What effect on traffic do your new designs have?

As a company we like to consider ourselves as groundbreaking, but whether we influence other design companies with our products or have any major effect on the market is anyone’s guess. We like to think so.

As a designer, I’m always frustrated at the amount of work put into a kickass little Flash gadget or neat bit of scripting that will never be used because of time issues or cost. Given free reign I think there would be a lot more interesting stuff on the web to influence and inspire others, but the web is always hungry and there is never enough time to feed it.

  What area of web design lacks the most?

Originality and Quality. Flash is capable of so much now, yet the current trend dictates that sites need to look and function in a way more suited to the styling and technology of 2 years ago - there are only so many times a mono-tinted, minimalist site with little macromedia style arrows everywhere can be done. *sigh*.

It’s even being carried across to TV and Print media now, it’s everywhere - just seems like an easy ride for designers, based on the limitations of the web. Now look at the work of Fantasy Interfaces, for example - this is how I think the web SHOULD look.

Bring on the day when current game visuals become commonplace on the web, that’s when I’ll be in my element!

  What did your very first site look like? Is it still online?

It was a site advertising a local decking company about 4 years ago before the wonders of Flash were introduced to me, and I’m ashamed to say it is still online.

If you think I’m giving you a URL though, forget it! Call it a learning curve. A very steep one.

  What was the toughest thing you ever did with Flash? How long did you spend on it?

My strong point is in visuals. I won’t pretend to know complex action scripting or code, to be honest that stuff is well beyond my mathematically challenged brain. I leave that to the pros. (That’s not to say I can’t hold my own though!)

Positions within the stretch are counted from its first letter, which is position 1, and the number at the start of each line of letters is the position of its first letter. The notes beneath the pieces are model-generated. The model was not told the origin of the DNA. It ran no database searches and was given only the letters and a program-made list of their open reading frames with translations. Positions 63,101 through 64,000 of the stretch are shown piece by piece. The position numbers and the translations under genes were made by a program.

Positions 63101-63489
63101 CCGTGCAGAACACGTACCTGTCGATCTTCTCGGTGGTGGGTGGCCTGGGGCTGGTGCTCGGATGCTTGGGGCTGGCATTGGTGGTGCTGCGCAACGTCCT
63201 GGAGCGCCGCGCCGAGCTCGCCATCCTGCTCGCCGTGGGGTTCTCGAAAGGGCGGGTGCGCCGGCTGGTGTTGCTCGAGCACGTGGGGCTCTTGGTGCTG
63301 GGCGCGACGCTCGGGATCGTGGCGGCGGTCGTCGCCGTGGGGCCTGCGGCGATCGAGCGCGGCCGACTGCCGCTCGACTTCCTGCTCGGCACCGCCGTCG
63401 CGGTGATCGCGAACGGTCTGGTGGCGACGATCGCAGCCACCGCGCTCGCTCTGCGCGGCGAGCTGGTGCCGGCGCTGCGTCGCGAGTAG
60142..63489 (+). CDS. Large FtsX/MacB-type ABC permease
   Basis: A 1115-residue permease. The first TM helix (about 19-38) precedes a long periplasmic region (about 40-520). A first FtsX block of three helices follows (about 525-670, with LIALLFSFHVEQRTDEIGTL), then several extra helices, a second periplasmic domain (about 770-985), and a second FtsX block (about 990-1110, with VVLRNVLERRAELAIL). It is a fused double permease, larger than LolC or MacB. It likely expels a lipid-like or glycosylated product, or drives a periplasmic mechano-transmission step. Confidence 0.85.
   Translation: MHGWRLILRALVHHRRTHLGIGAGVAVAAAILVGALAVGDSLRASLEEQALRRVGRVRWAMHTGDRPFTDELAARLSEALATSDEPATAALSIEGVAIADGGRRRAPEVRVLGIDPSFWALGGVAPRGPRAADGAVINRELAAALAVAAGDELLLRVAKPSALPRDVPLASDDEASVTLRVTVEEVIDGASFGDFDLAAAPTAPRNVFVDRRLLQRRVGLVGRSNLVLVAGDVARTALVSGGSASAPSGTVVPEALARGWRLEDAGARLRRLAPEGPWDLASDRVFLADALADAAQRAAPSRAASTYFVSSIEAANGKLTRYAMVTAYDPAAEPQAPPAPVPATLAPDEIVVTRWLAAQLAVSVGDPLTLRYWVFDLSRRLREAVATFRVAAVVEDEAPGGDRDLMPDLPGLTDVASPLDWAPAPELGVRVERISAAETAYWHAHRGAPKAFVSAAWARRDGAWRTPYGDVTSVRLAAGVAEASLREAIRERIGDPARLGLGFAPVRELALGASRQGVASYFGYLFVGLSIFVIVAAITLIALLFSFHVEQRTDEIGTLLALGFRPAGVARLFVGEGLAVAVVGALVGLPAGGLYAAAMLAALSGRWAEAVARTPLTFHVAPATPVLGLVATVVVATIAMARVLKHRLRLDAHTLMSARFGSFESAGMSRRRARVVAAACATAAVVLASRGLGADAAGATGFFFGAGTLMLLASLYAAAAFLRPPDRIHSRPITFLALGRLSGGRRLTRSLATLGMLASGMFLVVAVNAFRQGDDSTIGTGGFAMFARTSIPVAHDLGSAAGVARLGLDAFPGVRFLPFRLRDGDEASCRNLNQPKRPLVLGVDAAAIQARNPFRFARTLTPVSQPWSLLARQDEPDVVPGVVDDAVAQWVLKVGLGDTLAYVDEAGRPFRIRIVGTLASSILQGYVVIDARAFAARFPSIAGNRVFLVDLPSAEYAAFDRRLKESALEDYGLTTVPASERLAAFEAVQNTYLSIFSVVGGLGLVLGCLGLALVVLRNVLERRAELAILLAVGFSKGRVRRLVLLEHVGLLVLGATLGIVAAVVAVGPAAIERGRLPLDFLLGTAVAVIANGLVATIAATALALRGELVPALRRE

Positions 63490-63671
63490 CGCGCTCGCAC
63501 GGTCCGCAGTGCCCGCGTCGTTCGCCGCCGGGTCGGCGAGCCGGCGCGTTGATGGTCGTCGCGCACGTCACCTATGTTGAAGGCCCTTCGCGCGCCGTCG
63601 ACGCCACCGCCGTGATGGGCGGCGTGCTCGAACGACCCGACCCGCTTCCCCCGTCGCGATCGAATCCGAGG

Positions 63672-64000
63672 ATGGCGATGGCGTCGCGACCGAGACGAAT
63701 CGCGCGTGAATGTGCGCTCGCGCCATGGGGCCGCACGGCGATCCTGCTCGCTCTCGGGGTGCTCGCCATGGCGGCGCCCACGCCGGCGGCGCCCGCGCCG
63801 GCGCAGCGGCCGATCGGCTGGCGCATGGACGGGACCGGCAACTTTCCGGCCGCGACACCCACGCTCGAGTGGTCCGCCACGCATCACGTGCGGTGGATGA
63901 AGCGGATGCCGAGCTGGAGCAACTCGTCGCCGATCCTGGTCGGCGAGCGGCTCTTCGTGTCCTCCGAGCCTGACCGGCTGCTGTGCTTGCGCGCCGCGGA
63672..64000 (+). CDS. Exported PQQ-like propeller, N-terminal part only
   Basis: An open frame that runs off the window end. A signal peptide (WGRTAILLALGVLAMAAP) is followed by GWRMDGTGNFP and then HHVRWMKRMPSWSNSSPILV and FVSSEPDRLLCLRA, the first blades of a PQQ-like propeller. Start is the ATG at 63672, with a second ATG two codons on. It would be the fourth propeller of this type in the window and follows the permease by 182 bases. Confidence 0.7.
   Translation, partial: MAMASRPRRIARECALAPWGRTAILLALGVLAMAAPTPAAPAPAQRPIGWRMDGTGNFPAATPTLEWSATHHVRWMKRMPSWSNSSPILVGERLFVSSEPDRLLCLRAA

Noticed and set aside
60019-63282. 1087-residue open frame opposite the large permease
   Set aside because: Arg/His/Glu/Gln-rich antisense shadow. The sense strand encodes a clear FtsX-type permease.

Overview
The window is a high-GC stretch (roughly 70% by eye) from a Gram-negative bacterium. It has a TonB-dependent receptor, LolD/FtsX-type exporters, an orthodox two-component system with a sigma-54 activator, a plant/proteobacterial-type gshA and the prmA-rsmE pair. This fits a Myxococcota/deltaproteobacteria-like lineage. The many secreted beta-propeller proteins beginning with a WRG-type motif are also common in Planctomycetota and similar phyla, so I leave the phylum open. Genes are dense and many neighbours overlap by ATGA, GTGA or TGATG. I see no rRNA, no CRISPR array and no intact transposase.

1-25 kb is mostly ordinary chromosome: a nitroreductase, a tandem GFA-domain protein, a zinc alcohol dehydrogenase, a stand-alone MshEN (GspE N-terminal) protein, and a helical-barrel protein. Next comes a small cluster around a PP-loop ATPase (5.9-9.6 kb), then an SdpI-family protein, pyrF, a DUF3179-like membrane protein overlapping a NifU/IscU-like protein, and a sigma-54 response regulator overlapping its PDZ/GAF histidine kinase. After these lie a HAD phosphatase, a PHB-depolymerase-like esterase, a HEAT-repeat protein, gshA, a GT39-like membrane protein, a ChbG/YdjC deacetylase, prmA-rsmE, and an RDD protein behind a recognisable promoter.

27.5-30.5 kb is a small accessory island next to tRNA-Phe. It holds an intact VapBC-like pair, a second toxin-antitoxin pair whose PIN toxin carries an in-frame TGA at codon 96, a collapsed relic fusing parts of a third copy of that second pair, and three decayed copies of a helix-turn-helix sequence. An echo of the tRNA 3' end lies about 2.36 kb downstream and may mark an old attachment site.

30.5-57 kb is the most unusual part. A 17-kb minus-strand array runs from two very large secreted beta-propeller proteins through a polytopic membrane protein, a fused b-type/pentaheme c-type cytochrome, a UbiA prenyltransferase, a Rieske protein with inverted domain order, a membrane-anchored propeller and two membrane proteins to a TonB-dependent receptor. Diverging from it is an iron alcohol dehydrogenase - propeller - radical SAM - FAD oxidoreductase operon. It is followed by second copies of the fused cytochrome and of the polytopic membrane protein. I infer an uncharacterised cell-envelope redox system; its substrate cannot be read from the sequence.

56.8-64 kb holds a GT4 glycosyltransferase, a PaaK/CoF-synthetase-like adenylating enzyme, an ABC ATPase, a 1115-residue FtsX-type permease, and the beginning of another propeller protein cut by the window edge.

Since Outpost I have toyed with various 2D/3D innovative Flash interfaces which have pushed both creative and functional hemispheres to bursting point. This work is still ongoing and won’t be available to view online until it is implemented in final projects. The toughest thing? It’s whatever comes along tomorrow ;D

  Do you think Flash is here to stay?

Who knows what the future will bring? No, I can’t see it being around in a few years - probably a distant relative, but the chances of Flash (as a vector package) surviving as pipes get fatter and technology advances are remote. Everything moves on at an increasing pace, Flash will evolve into something better too, hopefully combining 3D and actionscripting at some point. Until then, I’m keeping my 3D skills sharp...

  How have you learned so many Flash/design skills and techniques and can you offer any advice for newbies?

For assistance I have always used user tutorials or FLAs from sites such as Flashkit. I found these a lot clearer and easier to follow than Macromedia help files, though I won’t recommend ripping in general as this sux. I’ve been a victim of this a couple of times now.

Every design is an improvement on something that has been done before, the trick is making it appear unique.

Push Flash to its limits, don’t be influenced by what is classed as ’good design’, and... be proud of what you create.

  What type of overcoat do you wear when Flashing, basically are you a labels man?

Jeans and sweat top in the winter, T-shirt in summer. I guess my favourite labels for Flashing are North Face, Headworx, Rip Curl and Oakley. Scruffy, but hey - since when did designers ever wear suits?

  Any parting shots or pearls of wisdom?

Never assume you know it all, there is always someone somewhere who knows more - find them and learn it, then read this sentence again.

  It’s been a privilege, Graham, thank you!

Thank you back, may your site keep expanding!